I hate to be a Debbie Downer, but “Trump cannot lie his way out of a pandemic. And the pandemic keeps reminding him of that” is not a hot take I can gin up a lot of enthusiasm for. Call him a two-bit grifter all you want, but he did in fact bullshit his way into the highest office in the land. I don’t admire his ability or hold it up as an example to be imitated; I’m only acknowledging he has a history of failure after failure, and after each one, he has lied his way back into a position of power. He’s proven he can effectively lie his way out of any debacle he’s ever been involved in.

There’s the tiniest chance the pandemic might possibly turn out to be the one huge fuckup he can’t lie his way out of, but I wouldn’t bet on it.

damn lies | 6:20 am CDT
Category: current events, random idiocy, yet another rant | Tags: ,
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Thursday, June 25th, 2020

Today’s episode of “A Closer Look” starts off with a single copy of “The Thorn Birds:”

A few minutes later, two more books have been added to the stack:

  • “The Thorn Birds 3: Things Be Getting Tornier!”
  • “The Thorn Birds 2: More Thorns”

The stack gets a little higher in the next scene with an all-anagram stack of “The Thorn Birds,” including:

  • “The Borsht Rind”
  • “The Third Borns”
  • “The North Birds”

Then the stack becomes a lollapalooza of goofy free-association versions of “The Thorn Birds:”

  • “The Born Turds”
  • “The Torn Shirts”
  • “The Sworn Words”
  • “The Thin Boards”
  • “The Shorn Brads”
  • “The Corn Nerds”

And finally, the stack turns into a random pile of books we’ve seen in previous episodes, including:

  • “The Thowd in the Bone”
  • “A Blockwork Thornge”
  • “198Thourn”
  • “The Picture of Thornian Bray”
  • “The Thord of the Rings”
  • “Thorntnoy’s Complaint”
thorn birds 6-25-20 | 12:01 pm CDT
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Wednesday, June 24th, 2020

Today’s episode of “A Closer Look” starts off with a stack of books on the end table:

  • A Clockwork Orange
  • The Sword in the Stone
  • 1984
  • The Picture of Dorian Gray
  • The Thorn Birds

A few minutes later, “A Clockwork Orange” has been transformed into “A Clockwork Thornge.”

After that, “The Sword in the Stone” becomes “The Thowd in the Bone”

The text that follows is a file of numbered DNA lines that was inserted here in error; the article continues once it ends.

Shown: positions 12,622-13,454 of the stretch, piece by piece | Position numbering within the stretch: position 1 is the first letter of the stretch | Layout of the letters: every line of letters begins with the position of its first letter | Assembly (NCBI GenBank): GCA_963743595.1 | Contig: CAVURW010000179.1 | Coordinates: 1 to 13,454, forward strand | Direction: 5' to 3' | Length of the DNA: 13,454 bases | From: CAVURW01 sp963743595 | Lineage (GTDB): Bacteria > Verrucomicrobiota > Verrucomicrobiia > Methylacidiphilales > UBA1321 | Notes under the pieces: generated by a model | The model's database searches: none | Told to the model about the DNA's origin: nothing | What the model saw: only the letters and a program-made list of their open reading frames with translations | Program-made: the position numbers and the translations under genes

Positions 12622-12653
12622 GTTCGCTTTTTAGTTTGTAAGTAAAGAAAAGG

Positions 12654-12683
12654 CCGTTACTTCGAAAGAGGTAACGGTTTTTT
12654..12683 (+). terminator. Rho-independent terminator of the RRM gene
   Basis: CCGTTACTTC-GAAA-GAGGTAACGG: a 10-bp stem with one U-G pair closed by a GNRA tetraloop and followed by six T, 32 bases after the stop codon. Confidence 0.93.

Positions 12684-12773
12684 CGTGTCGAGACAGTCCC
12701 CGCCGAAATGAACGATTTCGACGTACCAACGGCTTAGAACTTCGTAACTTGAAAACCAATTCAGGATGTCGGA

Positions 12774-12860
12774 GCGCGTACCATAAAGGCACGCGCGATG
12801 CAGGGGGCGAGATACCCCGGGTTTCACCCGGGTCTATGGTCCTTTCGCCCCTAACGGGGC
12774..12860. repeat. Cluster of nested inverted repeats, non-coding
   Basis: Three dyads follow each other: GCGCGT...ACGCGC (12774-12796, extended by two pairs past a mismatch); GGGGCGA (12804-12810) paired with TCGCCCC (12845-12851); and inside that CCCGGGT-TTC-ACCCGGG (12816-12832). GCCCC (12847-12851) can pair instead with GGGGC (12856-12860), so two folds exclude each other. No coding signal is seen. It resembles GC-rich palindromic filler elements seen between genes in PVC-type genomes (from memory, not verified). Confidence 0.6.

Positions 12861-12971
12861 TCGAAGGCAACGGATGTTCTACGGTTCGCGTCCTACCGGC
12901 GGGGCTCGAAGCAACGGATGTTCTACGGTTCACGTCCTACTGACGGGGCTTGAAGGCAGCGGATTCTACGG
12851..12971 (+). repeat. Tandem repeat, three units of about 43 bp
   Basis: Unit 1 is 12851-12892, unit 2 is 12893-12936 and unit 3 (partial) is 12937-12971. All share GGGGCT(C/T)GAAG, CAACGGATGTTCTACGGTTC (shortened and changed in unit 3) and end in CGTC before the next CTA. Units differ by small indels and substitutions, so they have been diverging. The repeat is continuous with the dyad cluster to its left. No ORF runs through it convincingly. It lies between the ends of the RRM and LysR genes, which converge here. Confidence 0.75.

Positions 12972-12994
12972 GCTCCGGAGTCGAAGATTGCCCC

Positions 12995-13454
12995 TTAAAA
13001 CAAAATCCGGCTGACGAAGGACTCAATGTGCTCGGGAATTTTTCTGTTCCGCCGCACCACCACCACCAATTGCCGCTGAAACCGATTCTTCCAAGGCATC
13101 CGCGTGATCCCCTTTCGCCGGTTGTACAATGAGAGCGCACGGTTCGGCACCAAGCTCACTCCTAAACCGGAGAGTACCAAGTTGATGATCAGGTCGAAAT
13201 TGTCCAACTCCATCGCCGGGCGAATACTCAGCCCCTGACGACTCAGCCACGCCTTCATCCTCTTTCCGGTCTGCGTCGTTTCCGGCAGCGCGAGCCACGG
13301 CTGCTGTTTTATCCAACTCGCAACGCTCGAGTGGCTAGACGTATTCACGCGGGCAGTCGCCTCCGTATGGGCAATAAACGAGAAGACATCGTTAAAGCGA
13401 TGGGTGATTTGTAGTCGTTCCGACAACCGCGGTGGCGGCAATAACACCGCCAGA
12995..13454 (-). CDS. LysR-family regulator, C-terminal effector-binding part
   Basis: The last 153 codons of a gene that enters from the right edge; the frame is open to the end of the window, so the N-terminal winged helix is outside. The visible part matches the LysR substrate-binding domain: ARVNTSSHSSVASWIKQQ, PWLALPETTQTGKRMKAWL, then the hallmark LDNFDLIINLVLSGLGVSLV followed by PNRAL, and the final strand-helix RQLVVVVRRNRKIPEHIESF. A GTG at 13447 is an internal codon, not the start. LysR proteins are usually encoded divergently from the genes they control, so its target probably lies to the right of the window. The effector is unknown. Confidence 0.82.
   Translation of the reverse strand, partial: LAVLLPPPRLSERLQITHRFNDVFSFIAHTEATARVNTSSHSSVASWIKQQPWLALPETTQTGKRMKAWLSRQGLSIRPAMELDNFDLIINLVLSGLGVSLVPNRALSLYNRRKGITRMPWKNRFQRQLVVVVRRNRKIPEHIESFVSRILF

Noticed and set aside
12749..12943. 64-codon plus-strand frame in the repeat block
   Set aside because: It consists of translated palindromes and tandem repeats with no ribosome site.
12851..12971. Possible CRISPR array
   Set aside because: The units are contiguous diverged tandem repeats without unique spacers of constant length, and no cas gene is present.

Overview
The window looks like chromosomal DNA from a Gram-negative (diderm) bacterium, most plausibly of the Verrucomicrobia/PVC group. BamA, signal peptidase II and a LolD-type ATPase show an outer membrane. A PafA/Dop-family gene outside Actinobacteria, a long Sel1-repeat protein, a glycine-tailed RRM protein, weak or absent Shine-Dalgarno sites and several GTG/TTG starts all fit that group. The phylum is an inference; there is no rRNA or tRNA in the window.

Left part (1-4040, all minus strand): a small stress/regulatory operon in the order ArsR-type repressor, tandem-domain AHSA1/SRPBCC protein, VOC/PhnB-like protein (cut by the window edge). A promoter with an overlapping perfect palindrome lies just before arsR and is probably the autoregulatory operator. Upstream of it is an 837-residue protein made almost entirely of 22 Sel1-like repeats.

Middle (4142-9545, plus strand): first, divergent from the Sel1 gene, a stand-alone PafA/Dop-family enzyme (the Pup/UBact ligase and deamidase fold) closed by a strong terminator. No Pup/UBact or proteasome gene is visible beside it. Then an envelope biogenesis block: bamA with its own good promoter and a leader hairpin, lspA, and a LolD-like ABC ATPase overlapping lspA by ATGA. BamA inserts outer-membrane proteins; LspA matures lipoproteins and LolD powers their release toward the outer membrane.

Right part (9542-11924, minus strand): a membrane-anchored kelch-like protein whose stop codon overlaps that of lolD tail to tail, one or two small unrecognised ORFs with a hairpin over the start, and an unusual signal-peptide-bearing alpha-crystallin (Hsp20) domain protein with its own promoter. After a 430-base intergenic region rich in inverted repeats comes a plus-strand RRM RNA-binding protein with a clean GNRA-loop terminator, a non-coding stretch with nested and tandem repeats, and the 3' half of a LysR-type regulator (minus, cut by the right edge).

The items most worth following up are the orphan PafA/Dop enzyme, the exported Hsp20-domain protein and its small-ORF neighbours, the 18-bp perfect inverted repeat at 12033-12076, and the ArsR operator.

Then “1984” becomes “198Thourn”

And finally, “The Picture of Dorian Gray” becomes “The Picture of Thronian Bray.”

thorn birds 6-24-20 | 11:50 am CDT
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Tuesday, June 23rd, 2020

Woke up from a dream this morning in which I was taking turns driving a truck. I was supposed to be off-duty, catching some sack time in the back, but the guy driving the truck needed help navigating, so I grabbed a cup of coffee and joined him in the cab with a map.

The cab of the truck was more like the bridge of a cargo ship. Really big. I was standing next to the driver with lots of dead air between the top of my head and the roof of the cab. There was enough floor space to play hockey. It was a big cab.

The map I was using was full-size. Scale was 1:1. I mean, I was looking at a map that was the same size of the road we were driving. It was like I was in a plane looking down at the countryside, only I was in the cab, looking at a map I could hold in my hands that was the actual size of the world. Even in the dream, this seemed a little outlandish to me.

full-size | 3:47 pm CDT
Category: dreams, random idiocy
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Monday, June 22nd, 2020

Today’s episode of “A Closer Look” starts off with a single copy of “The Thorn Birds” on the end table:

In the next scene, a copy of “The Bourne Identity” appears on top:

Next, “The Thorn Birds” and “The Bourne Identity” seem to meld into a single copy of “The Thourne Identity.”

And finally, “The Torn Birds” reappears:

thorn birds 6-22-20 | 12:03 pm CDT
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Wednesday, June 10th, 2020

There’s a section of the social media web site REDDIT called “Am I The Asshole?” in which Redditors will spell out a sticky problem they’re experiencing and ask everyone to either validate their righteousness or dump on their pettiness. Because everything on the internet is a TLA (Three-Letter Abbreviation), you can answer YTA (You’re The Asshole), NTA (Not The Asshole), ESH (Everyone Sucks Here), and a couple other things I’m forgetting right now and am too lazy to look up.

This post is typical:

AITA for not sharing coffee with my husband who refuses to ever make coffee?

Quarantine woes. I (28F) work upstairs and my husband (35M) works from our kitchen counter. Every morning he refuses to put the kettle on or help make the coffee. He says, “I don’t want coffee but if you make it I’ll have some.” When I make it he then wants a full cup! As of late I take the entire french press with me back to my work station and refuse to share with him since he can’t be bothered to even turn the knob on the stove for the kettle. AITA?

So much to unpack here.

First, there’s a lot of backstory missing. Wife and hubby are obvs not getting along AT ALL. Missing is everything leading up to the coffee-making.

Second, lots of passive-aggressiveness going on here. Hubby says he doesn’t want coffee but he does. Wife makes coffee, takes it all upstairs with her. I’d pay to watch that webcam.

Some of the posts describe situations so outrageous they’re would’ve been hard to believe as little as a year ago. As weird as reality has become lately, though, I’d believe almost anything.

AITA | 4:02 pm CDT
Category: random idiocy, this modern world